Douglas Tucker – tribute

In Memory of

Douglas Tucker

13 . 07 . 1921 – 31 . 03 . 2014

Wick News May 2014 the carried this tribute.

A native of Brighton, Douglas attended school in Henfield and Clark’s College, Brighton. He began his banking career with Barclays in 1939 at North-street, Brighton, and later that year transferred to Steyning branch, where he remained until enlisting with the Royal Air Force in 1941. After serving in Egypt and Palestine he was demobilised in 1946.

Douglas met his future wife, Elizabeth; she was working in the place where he was demobbed and they were married in 1948. [Elizabeth went to all his production and had one minor rôle in Lady Windermere’s Fan in 1972.] Douglas returned to the Bank in Henfield. He later worked at several branches in the Brighton area and at Brighton Local Head Office before being promoted manager’s assistant at Preston Circus, Brighton in 1963.

In 1969 Douglas was promoted to Manager of Southwick branch of Barclays Bank. In accordance with Barclay’s custom Douglas engaged with the Shoreham Herald in announcing his new tenure. The piece, carried in the August 15th 1969 issue concluded with: “Mr Tucker is a married man with a son and daughter. He is interested in amateur theatricals, music, gardening and tennis.”

Not many weeks after publication, Jean Porter stopped by Douglas’ office and invited him to join the Wick Theatre Company. 6 months later Douglas strode onto the Barn stage in the rôle of the Bishop of London in Anouilh’s Becket. Douglas, whose acting days go back to World War Two when he formed a troupe in Jerusalem, was a very busy member, being involved in 24 productions; three he directed.

Of his first rôle the Brighton & Hove Gazette observed Douglas “is an excellently conniving Bishop of London”. Later in Sailor, Beware! [1979] as Rev. Oliver Purefoy, the same paper’s reviewer noted he “successfully solves the problems”.

During the Service of Thanksgiving and Celebration for the Life of Douglas, held on Monday, 14th April in St Nicolas Church, Shoreham-by-Sea, Douglas’ son The Reverend Stephen Tucker, reflected that his father may have been attracted to the priesthood at one time. He, maybe, fulfilled this aspiration by becoming very involved with charitable works and lent on his considerable financial experience when counselling those needing help with money-worries, as part of his duties with Shoreham’s Citizens Advice Bureau. He saved many from destitution, was the view of one colleague. Douglas’ grandsons spoke of him being a “true gentleman” one who was “gentle, in word and way and deed, goodness makes him sparkle, kindness his creed”. His bearing was equally observed by casting directors.

Douglas played a Lord – twice – a French Count, a Councillor – twice – and as Colonel Hugh Pickering in My Fair Lady [1976] was “faultless”. Brighton and District Drama Association’s Full Length Drama Festival Best Actor Awards came his way in both 1974 for his “ascetic and astringent inquisitor” in The Lark and in 1975’s production When We Are Married as the “archetypal social climber”, Councillor. Albert Parker.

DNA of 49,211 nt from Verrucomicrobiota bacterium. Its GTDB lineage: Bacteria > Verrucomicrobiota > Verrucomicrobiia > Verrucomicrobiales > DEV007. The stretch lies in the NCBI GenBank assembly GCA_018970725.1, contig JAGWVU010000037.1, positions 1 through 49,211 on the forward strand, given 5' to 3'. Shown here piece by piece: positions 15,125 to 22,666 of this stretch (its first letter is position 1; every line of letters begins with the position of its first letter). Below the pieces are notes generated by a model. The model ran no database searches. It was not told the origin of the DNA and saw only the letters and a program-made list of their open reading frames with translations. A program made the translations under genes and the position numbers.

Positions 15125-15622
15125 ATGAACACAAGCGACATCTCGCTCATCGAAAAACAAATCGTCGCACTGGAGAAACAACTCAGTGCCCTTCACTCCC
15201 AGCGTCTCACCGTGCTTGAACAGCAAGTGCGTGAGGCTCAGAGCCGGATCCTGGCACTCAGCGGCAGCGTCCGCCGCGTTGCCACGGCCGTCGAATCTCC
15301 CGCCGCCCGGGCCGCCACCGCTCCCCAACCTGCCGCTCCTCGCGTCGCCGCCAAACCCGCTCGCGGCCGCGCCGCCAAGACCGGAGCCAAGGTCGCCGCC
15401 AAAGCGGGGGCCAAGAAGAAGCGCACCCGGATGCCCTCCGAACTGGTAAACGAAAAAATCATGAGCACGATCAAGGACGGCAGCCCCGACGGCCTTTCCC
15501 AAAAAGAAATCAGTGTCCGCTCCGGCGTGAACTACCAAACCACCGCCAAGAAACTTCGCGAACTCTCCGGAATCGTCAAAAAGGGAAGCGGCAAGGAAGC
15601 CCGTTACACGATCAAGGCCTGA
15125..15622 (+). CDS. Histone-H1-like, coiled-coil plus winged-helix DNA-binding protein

For Douglas there were equally memorable performances out side of these; Hotspot in Fings ain’t wot they used t’be , was one recalled by his son who noted that the production’s review included; “But my star was Douglas Tucker, who cleverly brought to life, with his accent and mannerisms, light fingered scrounger named Redhot”, a far cry from the Reverend and the Councillor; and who knows what the Colonel would have said!

But Douglas’ talents were not all treading the boards, three productions have him credited as Director; Man About the House [1981] – “first production – it should not be his last” – Goodnight Mrs. Puffin [1982] – “very funny and a delight to watch” – Blithe Spirit [1984] – “Two and a half hours of pure enjoyment”.

Having reprised Councillor Parker in 1989, 15 years after the production’s first run, Douglas last trod Wick’s boards in 1992. His final appearance; in Jeffrey Archers’ Beyond Reasonable Doubt – a “convincing performance as the dutiful Lionel Hamilton”. Always an active supporter of the Company, Honorary Life Member Douglas was at the Christmas Carol evening hosted by Betty and Ralph Dawes last December and in the audience this January to see Life & Beth.

Douglas and his family, remembered his Wick days to the end: “No collection is taken during the service, but donations in Douglas’ memory may be made to Wick Theatre Company”.

“The gentleman I knew was a man of men …” said his grand-son.

 


Richard Porter recalled that Douglas was,

“A generous man and his generosity extended to his stage performances.

He always related to his fellow actors and had a great rapport with an audience. No one who witnessed his Lord Brockhurst, in The Boyfriend will ever forget it.

Together with Ann Baker, as Maisie, their Never Too Late routine stopped the show every night – many nights taking two or three encores. A performance he loved to remember.”

 

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